Organizational Culture & the Kanban Maturity Model

Organizational Culture & the Kanban Maturity Model

Author: David Anderson, pioneer of the Kanban Method, co-author of the Kanban Maturity Model, CEO of Mauvius Group Inc.

The KMM is build on the belief that desirable outcomes follow practice adoption, that practice adoption can only ever follow culture, and that culture adapts to practiced values. Therefore, all change must be driven first and foremost through adoption of values.

We released our Organizational Culture poster  as a companion for the Kanban Maturity Model release 1.2. The poster  visualizes many of the concepts and guidance in the forthcoming 2nd  edition of the book Kanban Maturity Model. Section 2 of the book is  called Culture. There are 4 chapters altogether, and in total, 19,250  words.

Our approach to organizational culture is as follows:

  • The culture is the way it is because of the decisions and  actions of the leaders, and the behavior of the workforce as a  consequence of those decisions and actions.
  • To more easily drive change you desire a liberal, tightly  cohesive, high trust culture, and the reality is that you probably don’t  have one.
  • Culture is elastic, it can be molded, and stretched.
  • Culture can be viewed as the collection of values and norms that  define the identity of the organization, and the behaviors that result  from attempting to align decisions and actions with espoused values and  norms
  • Culture can also be viewed through a 3-dimension sociological  model with social innovation, social cohesion and social capital  representing the 3-dimensional space. Every organizational culture can  be mapped in this space.
  • We believe that organizational culture can be hacked through the  actions of the leaders: new values can be introduced; the sociology can  be changed through a combination of values and practice adoption.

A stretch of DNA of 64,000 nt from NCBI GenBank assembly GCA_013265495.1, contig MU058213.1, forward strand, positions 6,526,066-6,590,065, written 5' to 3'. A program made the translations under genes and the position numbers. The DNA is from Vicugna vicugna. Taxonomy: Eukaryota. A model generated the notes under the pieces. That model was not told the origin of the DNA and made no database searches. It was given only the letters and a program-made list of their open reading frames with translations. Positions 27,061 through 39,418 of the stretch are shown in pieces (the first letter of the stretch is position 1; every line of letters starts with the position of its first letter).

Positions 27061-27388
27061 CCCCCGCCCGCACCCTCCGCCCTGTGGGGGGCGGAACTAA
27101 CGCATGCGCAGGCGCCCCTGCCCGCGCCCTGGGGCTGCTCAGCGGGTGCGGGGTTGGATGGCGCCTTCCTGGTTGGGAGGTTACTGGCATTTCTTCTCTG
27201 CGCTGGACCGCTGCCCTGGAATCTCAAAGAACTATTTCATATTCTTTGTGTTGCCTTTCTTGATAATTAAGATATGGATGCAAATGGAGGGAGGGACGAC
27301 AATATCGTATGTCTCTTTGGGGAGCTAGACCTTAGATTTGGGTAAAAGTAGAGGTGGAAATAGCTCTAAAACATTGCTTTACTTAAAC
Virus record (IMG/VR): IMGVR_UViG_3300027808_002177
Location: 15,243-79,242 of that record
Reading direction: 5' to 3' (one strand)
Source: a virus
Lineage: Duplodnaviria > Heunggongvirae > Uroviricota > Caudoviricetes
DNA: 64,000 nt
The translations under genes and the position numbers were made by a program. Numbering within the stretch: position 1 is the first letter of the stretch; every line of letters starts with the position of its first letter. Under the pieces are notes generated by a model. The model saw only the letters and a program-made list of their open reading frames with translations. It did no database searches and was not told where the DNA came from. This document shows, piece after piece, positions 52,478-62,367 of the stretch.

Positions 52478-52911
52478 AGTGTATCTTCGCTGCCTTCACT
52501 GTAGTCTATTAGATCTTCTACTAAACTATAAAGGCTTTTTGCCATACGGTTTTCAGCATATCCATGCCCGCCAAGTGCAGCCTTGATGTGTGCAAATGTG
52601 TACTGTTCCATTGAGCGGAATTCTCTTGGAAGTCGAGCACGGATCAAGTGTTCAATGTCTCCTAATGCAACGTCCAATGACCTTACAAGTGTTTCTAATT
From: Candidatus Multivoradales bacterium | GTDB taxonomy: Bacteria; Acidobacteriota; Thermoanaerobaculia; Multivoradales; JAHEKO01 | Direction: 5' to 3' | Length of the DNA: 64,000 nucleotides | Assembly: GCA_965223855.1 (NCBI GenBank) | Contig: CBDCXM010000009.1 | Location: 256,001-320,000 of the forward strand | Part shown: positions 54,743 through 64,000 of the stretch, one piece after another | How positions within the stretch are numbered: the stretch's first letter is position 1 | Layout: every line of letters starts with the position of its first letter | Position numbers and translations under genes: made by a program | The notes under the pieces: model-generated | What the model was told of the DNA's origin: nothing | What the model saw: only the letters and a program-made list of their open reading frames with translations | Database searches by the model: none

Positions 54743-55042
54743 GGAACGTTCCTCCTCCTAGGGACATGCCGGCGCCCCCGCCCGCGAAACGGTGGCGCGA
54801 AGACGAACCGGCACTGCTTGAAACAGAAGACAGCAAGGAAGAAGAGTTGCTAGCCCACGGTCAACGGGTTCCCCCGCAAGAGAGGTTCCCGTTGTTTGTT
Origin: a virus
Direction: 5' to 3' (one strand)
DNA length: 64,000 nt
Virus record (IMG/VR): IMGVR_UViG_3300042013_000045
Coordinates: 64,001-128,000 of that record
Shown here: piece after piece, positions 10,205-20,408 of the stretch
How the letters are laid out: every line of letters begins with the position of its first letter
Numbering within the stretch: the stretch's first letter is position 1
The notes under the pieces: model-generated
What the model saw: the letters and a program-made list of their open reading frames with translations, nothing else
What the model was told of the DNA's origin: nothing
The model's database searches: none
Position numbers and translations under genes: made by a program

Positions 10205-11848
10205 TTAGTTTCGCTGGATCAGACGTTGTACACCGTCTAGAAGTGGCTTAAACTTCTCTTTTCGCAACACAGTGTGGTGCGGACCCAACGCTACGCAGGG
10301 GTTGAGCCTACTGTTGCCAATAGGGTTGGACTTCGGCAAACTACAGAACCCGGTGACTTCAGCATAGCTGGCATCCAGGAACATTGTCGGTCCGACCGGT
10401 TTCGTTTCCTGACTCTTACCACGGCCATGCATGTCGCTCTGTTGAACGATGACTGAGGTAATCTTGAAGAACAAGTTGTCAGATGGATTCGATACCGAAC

The KMM is build on the belief that desirable  outcomes follow practice adoption, that practice adoption can only ever  follow culture, and that culture adapts to practiced values. Therefore,  all change must be driven first and foremost through adoption of values.

We use simple mnemonic structures, we call  decision filters to encourage appropriate behavior aligned to values.  Decision filters are a coaching tool, to enable changes in normative  behavior from leaders. Alignment of decisions and actions signals a  change in culture to the workforce. Proper use of decision filters is a  means to hack the culture and mold it into a better, more desirable  state.

We’ve also provided guidance on practices that  hack the sociology of the organization: practices that increase trust;  and practices that either strengthen or weaken the social cohesion.

Perhaps, the most remarkable aspect of the  model is the guidance on social innovation. We often hear from senior  leaders that “we are not innovative enough.” And we see plenty of  companies pursuing the adoption of frameworks and methodologies for  innovation.

We do not believe that improve the innovation  in your organization through process adoption, rather we believe that  you create a culture where innovation can thrive. So we’ve identified  and codified some of the institutional elements that need to be present  to enable an innovative, socially liberal culture. This short extract  from chapter 8 of the new book explains our thinking,

Liberal  culture naturally maps to the deeper levels of organizational maturity, specifically ML5 and ML6. It would be really challenging to achieve the outcomes expected at ML5 and ML6 without a strongly liberal, innovative  culture. In this respect, the KMM encapsulates the historical period of  the Enlightenment  in its architecture. A built-for-survival,  resilient, robust, antifragile organizational culture resembles a  mature, liberal democracy as envisaged by 17th and 18th Century  philosophers.

We believe that the new KMM is a game-changing  architecture for organization growth, development, and change. By  recognizing that leading organizations and leading change is primarily a  sociological challenge, we have codified extensive existing literature  in sociology, political science and social psychology, into a coaching  playbook, that enables pragmatic, actionable, and evidence-based  guidance for leaders in organizations of all sizes.

We’ve been teaching this material in our  advanced classes for over a decade. It is exciting to make the material  much more accesible through the new book and the new poster. Download  it, print it at A1 size, display it boldly. Encourage the mantra…

Outcomes follow Practices
Practices follow Culture
Culture follows Values

Lead with Values!
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